Cell lines transduced with a non-target shRNA (shNT), sh3 and sh5 were evaluated for potential effects on proliferation. Proliferation curves (Fig. 1d) showed that in the presence of doxycycline cell lines transduced with sh3 and sh5 have a lower cell count compared to non-treated cells. Importantly, doxycycline treatment had no significant effects in shNT cells. Colony formation assays revealed about 50% less colonies in sh3 and sh5-transduced cells treated with doxycycline for 15 days (Fig. 1e). To further validate our shRNAs, we transduced leukemia and lymphoma cell lines with NSD2-gain of function reported to be dependent on NSD2 expression for proliferation4,18. Both cell lines, KMS11, a multiple myeloma line which harbors the t(4;14) translocation, and RCH-ACV, a lymphoblastic leukemia line with the E1099K activating mutation, were sensitive to NSD2 depletion mediated by sh3 and sh5 (Supplementary Fig. 2d,e).
To interrogate the specificity of the NSD2 depletion effects over other members of the NSD family of H3K36 methyltransferases we knocked down the expression of NSD3 in H1299. Knock down of NSD3 did not have significant effects in the proliferation of H1299 cells, neither alone or in combination with the NSD2 knock down (Supplementary Fig. 3).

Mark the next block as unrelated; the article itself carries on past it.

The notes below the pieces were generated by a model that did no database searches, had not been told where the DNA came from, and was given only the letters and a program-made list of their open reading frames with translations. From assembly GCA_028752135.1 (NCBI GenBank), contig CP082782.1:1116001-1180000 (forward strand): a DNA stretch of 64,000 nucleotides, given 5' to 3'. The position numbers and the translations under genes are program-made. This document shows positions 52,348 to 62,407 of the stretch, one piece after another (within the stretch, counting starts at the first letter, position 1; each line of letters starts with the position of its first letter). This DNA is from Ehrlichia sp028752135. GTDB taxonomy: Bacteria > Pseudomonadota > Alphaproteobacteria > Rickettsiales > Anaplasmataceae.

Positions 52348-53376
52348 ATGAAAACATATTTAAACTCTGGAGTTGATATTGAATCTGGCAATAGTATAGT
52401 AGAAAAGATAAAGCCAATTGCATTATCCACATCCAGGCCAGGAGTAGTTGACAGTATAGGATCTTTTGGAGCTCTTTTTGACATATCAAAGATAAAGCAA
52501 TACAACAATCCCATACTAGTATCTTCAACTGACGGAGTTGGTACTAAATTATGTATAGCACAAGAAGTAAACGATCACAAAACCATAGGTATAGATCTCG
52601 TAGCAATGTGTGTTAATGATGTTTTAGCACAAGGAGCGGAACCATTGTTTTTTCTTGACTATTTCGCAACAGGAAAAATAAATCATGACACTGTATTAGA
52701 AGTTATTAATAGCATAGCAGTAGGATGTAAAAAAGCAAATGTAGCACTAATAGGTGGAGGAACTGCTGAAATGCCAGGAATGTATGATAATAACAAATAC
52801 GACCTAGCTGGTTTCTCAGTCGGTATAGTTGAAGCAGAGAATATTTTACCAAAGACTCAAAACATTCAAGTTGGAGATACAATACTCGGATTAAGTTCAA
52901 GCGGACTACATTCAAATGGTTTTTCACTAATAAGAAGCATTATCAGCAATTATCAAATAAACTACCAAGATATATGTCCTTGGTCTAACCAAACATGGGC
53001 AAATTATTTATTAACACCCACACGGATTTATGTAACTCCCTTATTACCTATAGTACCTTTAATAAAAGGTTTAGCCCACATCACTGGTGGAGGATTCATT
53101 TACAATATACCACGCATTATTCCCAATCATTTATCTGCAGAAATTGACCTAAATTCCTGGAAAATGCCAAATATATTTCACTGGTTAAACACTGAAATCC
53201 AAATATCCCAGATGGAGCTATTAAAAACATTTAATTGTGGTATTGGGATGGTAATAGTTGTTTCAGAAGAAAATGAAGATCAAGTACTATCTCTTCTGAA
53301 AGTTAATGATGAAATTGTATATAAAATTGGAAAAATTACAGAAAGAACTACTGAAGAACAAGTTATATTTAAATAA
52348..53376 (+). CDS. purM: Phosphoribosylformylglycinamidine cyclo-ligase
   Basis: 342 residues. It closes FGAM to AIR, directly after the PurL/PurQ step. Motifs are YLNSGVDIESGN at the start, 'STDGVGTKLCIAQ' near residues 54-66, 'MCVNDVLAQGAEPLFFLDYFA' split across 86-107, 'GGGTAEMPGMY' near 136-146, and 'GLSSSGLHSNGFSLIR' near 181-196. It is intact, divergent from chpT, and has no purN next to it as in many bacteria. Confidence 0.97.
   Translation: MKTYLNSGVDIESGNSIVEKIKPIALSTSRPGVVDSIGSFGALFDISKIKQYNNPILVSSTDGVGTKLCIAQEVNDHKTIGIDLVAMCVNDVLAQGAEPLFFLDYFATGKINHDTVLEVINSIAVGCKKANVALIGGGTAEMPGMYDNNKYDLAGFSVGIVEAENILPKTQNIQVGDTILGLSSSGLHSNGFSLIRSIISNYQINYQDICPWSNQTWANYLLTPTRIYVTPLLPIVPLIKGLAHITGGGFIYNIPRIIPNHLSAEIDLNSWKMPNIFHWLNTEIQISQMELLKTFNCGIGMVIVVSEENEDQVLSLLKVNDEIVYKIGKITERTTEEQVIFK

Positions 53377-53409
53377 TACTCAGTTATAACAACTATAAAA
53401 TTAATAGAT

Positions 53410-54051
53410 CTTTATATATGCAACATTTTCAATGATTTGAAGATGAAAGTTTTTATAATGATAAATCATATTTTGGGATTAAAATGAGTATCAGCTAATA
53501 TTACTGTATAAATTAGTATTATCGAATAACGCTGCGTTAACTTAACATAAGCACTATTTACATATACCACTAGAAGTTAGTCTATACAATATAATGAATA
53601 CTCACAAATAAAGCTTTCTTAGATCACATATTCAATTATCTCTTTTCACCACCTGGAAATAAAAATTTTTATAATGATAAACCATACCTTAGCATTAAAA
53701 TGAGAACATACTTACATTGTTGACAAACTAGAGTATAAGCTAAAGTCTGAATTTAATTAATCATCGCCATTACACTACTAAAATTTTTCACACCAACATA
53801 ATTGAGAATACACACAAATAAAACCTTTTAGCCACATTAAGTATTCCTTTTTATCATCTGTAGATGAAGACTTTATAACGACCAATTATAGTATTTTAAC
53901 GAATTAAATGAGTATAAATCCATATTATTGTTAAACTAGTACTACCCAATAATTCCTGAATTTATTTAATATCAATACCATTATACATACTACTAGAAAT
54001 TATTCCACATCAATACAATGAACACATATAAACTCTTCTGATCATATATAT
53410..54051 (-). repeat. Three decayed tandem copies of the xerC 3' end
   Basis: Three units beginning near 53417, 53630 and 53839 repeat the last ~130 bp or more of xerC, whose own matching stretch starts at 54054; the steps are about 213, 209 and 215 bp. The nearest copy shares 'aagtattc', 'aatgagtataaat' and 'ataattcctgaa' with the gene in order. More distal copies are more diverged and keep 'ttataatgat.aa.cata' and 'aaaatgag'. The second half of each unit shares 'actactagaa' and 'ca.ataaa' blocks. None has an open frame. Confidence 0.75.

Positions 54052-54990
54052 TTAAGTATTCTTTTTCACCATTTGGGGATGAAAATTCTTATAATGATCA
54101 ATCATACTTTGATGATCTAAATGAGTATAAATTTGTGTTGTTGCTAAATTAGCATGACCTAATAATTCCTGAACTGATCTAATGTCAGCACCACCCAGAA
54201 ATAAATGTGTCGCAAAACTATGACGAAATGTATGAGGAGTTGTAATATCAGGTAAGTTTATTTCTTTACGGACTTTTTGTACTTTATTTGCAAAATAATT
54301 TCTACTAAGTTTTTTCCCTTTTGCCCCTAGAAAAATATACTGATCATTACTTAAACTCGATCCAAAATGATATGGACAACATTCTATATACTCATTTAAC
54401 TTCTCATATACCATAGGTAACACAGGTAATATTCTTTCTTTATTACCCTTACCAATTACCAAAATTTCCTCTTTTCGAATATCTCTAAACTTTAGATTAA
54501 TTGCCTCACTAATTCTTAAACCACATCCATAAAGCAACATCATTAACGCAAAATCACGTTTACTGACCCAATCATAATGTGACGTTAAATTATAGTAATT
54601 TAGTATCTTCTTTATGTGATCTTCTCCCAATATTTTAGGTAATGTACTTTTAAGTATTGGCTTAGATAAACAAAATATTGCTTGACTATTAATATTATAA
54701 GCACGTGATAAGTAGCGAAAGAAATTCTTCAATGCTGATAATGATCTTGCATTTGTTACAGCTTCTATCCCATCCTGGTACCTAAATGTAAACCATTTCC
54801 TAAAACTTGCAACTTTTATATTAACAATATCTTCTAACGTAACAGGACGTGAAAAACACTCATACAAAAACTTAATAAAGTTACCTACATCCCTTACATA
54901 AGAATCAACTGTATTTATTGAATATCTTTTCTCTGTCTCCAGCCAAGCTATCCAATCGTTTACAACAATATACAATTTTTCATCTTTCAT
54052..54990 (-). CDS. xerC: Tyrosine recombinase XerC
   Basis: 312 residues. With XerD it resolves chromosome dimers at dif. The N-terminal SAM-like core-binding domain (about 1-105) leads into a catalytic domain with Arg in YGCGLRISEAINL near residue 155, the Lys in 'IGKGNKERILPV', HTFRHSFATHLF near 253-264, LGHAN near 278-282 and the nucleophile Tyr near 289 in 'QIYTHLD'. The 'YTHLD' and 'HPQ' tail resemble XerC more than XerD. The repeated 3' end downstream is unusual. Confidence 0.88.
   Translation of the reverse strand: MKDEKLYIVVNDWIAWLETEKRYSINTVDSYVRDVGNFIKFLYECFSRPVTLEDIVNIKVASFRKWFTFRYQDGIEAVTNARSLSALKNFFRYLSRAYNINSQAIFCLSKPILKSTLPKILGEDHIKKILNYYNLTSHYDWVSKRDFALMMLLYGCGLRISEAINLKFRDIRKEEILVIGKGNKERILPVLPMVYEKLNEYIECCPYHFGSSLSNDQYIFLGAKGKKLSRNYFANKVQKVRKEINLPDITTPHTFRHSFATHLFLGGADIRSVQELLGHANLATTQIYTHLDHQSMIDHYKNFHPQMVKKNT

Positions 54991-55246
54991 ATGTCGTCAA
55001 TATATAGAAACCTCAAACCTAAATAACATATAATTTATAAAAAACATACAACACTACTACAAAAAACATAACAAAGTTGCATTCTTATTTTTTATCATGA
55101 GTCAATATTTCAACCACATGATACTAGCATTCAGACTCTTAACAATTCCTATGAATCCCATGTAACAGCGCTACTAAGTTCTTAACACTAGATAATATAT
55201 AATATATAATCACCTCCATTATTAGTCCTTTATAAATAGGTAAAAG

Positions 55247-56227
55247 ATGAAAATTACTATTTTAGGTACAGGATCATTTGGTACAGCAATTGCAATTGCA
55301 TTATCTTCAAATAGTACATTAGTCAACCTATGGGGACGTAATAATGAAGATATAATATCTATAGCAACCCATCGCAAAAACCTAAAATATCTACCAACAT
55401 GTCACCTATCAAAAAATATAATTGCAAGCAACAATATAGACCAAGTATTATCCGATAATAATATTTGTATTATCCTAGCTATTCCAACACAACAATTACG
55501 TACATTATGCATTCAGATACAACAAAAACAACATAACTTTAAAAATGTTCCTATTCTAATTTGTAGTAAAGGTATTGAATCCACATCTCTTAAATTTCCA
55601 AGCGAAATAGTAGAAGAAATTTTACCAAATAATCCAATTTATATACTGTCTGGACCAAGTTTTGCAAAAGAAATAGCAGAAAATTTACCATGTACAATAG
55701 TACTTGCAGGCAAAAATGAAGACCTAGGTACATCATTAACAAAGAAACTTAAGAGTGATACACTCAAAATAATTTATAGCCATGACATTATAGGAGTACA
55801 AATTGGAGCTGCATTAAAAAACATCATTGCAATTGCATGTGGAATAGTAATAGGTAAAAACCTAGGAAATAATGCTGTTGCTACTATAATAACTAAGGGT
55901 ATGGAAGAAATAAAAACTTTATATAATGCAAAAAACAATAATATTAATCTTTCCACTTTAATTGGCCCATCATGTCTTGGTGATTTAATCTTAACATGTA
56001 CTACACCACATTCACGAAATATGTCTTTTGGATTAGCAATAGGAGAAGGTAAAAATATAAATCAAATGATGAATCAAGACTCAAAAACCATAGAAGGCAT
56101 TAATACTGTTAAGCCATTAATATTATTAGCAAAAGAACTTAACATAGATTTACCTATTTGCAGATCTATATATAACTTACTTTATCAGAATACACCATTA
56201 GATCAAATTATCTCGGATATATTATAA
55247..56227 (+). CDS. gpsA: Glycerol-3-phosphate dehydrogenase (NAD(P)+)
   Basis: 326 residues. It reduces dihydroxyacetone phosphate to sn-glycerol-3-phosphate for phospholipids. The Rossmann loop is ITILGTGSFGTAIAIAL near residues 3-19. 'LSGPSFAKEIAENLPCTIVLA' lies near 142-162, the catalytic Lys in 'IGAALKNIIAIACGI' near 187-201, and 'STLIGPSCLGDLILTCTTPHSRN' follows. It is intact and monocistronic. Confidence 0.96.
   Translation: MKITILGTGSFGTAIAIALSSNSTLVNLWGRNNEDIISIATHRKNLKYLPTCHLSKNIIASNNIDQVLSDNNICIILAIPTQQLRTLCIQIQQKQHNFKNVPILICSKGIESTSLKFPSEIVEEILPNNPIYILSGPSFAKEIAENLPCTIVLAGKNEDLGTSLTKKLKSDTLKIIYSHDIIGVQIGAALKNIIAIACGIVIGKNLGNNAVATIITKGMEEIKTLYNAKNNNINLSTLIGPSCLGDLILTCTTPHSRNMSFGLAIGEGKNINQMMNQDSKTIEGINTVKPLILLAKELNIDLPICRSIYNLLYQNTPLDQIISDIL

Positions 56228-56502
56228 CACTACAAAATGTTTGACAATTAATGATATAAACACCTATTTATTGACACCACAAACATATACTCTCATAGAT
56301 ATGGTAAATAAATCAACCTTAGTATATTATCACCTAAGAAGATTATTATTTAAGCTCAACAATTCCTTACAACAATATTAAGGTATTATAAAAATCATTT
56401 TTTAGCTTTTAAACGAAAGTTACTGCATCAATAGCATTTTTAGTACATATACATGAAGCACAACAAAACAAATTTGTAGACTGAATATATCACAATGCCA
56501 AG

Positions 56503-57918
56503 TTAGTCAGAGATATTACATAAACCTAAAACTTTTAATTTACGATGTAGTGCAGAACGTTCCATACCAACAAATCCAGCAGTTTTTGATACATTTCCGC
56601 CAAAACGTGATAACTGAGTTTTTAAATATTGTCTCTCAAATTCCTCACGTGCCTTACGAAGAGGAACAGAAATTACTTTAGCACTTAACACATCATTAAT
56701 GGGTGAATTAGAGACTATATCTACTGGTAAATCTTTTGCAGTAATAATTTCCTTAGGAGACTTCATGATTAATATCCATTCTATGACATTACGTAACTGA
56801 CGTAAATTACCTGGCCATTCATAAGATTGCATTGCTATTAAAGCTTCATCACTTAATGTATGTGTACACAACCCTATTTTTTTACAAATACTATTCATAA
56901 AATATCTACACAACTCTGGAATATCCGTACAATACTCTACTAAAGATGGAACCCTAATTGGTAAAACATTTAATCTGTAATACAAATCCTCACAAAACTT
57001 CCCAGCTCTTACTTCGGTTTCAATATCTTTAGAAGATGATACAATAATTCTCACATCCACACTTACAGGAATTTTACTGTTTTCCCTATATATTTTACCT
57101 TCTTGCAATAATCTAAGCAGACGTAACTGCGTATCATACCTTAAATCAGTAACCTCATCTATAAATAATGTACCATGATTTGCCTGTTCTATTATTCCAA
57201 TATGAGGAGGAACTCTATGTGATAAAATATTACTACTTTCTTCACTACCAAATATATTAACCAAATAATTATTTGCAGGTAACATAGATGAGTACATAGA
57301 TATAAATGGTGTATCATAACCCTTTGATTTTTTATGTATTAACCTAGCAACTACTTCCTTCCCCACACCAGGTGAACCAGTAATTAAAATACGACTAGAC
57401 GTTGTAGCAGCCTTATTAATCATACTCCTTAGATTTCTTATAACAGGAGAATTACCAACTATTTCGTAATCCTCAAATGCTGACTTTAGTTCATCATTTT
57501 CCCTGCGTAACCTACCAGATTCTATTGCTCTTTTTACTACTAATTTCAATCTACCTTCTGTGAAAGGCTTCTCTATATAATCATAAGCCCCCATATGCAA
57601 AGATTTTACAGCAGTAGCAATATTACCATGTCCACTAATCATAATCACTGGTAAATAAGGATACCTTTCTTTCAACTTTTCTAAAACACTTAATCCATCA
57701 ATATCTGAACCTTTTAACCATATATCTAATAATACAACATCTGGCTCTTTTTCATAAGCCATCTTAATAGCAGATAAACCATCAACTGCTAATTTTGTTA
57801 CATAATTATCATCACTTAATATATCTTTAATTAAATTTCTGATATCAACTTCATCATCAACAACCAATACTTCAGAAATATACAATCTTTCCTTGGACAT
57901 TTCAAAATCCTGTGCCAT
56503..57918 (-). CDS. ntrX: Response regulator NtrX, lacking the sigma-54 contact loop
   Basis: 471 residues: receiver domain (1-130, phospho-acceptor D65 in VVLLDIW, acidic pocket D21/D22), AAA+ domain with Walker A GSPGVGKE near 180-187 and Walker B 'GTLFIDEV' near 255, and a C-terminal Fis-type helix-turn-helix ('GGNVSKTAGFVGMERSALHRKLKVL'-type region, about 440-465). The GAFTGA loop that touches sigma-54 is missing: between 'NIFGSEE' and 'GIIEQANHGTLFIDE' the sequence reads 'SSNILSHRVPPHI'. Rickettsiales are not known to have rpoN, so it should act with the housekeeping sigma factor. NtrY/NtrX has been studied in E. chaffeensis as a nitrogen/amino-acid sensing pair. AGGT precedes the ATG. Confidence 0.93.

Last, we evaluated the ability of NSD2 to support H1299 cell growth in vivo in a mouse xenograft model system. To ensure maximum stability of the NSD2 knock down in the absence of puromycin, we selected clones from sh3 or shNT-infected cells with high levels of shRNA expression (see Supplemental Experimental Procedures). As expected, these clonal cell lines showed good NSD2 knock down (Supplementary Fig. 4a) and more significant effects on proliferation upon doxycycline treatment (Supplementary Fig. 4b,c) than pooled cell lines (Fig. 1d). Importantly, effects in proliferation correlated with an increase in the number of cells in G0/1 after NSD2 depletion (Supplementary Fig. 4d). Nude mice were injected subcutaneously with one shNT and two different sh3 clones, treated with doxycycline and tumors were monitored for about two and a half months. Both sh3 clonal cell lines showed lower tumor volume along time and lower tumor weight at the time of sacrifice than the shNT clonal cell line (Fig. 1f,g).